So far we have dealt with continuous signals and talked about storing waveforms digitally in an FPGA/ASIC, which doesn’t make much sense. We can only store sampled signals, which necessitates slight changes in our reasoning. In short, sampling the waveforms makes the corresponding spectrum periodic and these periodic spectra may even overlap, as results from basic Fourier theory. The free spectral range of that periodicity depends on the sampling rate, the width of the main “lobe” does not (unless we undersample). We can thus control how much basically “empty” spectrum appears between two periodic lobes.

If we sample the sinc waveforms at the symbol rate (where we needed only a single sample per symbol since all other samples are zero$^2$) the spectra would overlap or at least “connect” and we would get a single continuous spectrum whose shape then only depends on the sample function. For rectangular samples of width $T$, this is shown in Fig. 3 of this post. By oversampling – just as is done in OFDM – we cause the image spectra to “disconnect” and create an arbitrarily sized (determined by the amount of oversampling) space, or gap, between the spectral lobes which can then be used to remove the unwanted image spectra using common electrical low-pass filters. This principle is shown in Fig. 5. The zero of the enveloping sinc function, which results from the rectangular time samples used, necessarily occurs exactly in the middle of the image spectra. If there is enough room between the main lobes to allow filtering (dashed curve), the image spectra are completely removed (bottom part of the figure) and we are left with an almost rectangular channel spectrum, obtained without any WaveShaper devices and only with a second-order Gaussian filter and a bit (1.8×) of oversampling. Steeper filters need less oversampling, shallower filters (e.g. Bessel-Thomson filters) may need more. If we had wanted, we could even have introduced a high-pass transfer function to pre-compensate subsequent filters by modifying the stored waveform accordingly.

The implementation in an FPGA/ASIC would be quite straightforward. The sampled waveforms for each symbol could be stored in a look-up table, to be read out and added before being output. Alternatively, one could just store values of the sinc function and do a bit more processing for each symbol, but requiring less storage space. Oversampling would not need to increase the implementation complexity significantly. For 2× oversampling, only the size of the entries in the look-up tables changes. For 1.5× oversampling, we would additionally need each possible symbol twice – one version centered at the symbol center and one appropriately shifted, which we would alternate from symbol to symbol. Other, more odd, oversampling factors would require somewhat more extensive tables or the use of sinc tables. An FPGA that is capable of generating OFDM signals should be more than sufficient for this.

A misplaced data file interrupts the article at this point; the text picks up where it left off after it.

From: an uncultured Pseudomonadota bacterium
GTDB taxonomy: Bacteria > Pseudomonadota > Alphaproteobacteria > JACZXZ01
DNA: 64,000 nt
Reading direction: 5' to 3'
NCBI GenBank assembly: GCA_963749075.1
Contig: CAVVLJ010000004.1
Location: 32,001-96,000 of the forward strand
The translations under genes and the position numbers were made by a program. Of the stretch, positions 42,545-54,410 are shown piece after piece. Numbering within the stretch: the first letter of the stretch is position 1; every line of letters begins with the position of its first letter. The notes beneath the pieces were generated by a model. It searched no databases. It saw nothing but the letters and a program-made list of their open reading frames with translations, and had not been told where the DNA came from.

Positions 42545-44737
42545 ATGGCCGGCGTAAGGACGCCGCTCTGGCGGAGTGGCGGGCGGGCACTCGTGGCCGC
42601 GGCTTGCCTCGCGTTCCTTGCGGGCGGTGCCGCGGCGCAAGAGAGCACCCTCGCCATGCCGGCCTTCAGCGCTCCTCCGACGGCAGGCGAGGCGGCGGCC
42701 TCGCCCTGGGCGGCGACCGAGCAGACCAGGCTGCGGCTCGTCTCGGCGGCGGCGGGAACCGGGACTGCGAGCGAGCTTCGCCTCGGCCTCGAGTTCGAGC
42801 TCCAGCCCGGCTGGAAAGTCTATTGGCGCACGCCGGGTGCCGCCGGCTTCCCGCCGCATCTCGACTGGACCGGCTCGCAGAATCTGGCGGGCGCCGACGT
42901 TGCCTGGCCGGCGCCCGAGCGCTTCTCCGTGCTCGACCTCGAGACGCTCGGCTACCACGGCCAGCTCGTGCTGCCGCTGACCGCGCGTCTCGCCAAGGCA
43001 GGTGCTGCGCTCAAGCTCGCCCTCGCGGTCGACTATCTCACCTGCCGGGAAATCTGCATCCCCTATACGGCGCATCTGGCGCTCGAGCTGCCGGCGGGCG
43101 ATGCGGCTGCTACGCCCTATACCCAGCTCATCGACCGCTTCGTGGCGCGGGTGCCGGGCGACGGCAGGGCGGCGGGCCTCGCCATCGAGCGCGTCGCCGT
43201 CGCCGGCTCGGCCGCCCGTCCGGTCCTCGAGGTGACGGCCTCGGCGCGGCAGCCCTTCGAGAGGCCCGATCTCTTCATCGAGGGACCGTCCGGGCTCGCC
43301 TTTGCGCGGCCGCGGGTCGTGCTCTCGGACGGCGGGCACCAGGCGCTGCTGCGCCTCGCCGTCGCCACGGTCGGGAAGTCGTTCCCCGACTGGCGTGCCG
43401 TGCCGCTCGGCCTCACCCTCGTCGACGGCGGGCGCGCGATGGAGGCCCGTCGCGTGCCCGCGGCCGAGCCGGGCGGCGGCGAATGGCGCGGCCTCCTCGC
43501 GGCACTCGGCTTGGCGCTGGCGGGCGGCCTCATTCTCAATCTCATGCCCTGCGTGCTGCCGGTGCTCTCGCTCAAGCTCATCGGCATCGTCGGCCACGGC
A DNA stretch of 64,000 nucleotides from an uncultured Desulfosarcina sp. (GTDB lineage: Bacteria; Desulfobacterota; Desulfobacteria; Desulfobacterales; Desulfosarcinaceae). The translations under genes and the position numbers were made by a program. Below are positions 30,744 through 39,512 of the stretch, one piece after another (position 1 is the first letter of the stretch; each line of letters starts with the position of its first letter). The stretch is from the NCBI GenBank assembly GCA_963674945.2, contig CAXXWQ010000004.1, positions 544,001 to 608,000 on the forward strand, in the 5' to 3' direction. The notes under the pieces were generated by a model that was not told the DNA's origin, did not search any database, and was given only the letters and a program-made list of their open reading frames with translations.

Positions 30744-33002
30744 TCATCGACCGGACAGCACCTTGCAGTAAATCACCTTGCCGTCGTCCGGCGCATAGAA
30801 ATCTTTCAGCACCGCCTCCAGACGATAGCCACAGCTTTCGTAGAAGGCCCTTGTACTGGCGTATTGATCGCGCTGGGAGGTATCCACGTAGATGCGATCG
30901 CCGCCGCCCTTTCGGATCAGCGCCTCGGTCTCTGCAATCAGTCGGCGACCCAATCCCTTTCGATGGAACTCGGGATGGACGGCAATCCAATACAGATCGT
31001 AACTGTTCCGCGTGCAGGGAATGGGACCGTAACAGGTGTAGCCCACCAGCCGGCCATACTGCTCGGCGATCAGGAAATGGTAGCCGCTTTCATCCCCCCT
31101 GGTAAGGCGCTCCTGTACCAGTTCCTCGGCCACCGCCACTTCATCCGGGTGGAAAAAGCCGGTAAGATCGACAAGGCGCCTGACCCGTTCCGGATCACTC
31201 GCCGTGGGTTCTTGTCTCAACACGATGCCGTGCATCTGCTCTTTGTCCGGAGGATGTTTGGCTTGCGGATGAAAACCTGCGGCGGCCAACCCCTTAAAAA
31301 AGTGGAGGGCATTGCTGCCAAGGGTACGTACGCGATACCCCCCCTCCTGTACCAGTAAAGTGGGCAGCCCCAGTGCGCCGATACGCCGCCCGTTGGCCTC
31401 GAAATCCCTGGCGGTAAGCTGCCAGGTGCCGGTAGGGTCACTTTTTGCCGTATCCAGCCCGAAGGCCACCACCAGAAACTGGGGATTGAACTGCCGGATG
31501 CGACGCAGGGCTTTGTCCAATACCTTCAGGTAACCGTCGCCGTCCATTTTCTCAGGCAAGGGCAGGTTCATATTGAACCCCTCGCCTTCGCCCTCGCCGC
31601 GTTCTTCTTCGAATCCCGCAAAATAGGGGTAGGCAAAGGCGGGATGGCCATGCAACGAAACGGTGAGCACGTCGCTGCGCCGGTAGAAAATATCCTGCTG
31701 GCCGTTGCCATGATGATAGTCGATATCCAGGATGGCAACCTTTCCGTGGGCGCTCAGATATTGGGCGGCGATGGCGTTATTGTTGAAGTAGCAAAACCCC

A simpler alternative that would work at least for laboratory work would be to program the calculated waveforms into an arbitrary waveform generator (AWG). Here we would not even be limited in the length of the individual symbols since these need not be calculated in real time. For real-time transmission this is not an option, though.

The necessary oversampling comes at the cost of reduced symbol rate for a given DAC sample rate since the sample rate determines the spectral width that we have control over. We can fill any part of the spectrum with zeros, but these zeros are potential data that is not being transmitted. On the other hand we can fill the empty part of the spectrum with parts of the neighboring channels so that overall we do not sacrifice spectral efficiency. This is what’s so great about Nyquist WDM (even though it shouldn’t be called that when using a WaveShaper – then it’s just very dense WDM).

I wonder how long we’ll have to wait until we find an experimental implementation of this…

**1** Simply filtering a modulated signal is however not the same as generating a rectangular spectrum. This would only work if the input to the filter was a (Dirac) pulse sequence, which would yield the required sinc signals at its output. Since the filter input will in general be some modulated signal, the output will be the convolution of the sinc function with whatever is input, which can become a bit messy, as now the sinc zeros are no longer aligned to the sampling points of the neighboring symbols. This is shown in Fig. 6, in which the signal of Fig. 2 is created by filtering 50% RZ-shaped pulses. Clearly, there is some variation in the sampling levels that was not there in Fig. 2.

The filtering thing works best when the input pulses are narrow and thus the spectrum very wide. This should be interesting for the OTDM folks who like to work with very short pulses…

**2** Since the sinc is zero at the sampling points of all neighboring symbols, we only need a single sample per symbol. This should ring a bell, as it is the same as NRZ-modulated signalling. And indeed, since there is no guard interval between the spectral images which appear as a result of the sampled time signal, all we see is one contiguous modulated spectrum, which is exactly what we would expect from either NRZ modulation or Nyquist WDM without oversampling.

[1] G. Gavioli, E. Torrengo, G. Bosco, A. Carena, V. Curri, V. Miot, P. Poggiolini, M. Belmonte, F. Forghieri, C. Muzio, S. Piciaccia, A. Brinciotti, A. La Porta, C. Lezzi, S. Savory, and S. Abrate, “Investigation of the impact of ultra-narrow carrier spacing on the transmission of a 10-carrier 1Tb/s superchannel,” in *Conference on Optical Fiber Communication (OFC)*, March 2010, paper OThD3.

[2] W. Shieh, Q. Yang, and Y. Ma, “107 Gb/s coherent optical OFDM transmission over 1000-km SSMF fiber using orthogonal band multiplexing,” *Optics Express*, vol. 16, no. 9, pp. 6378-6386, April 2008.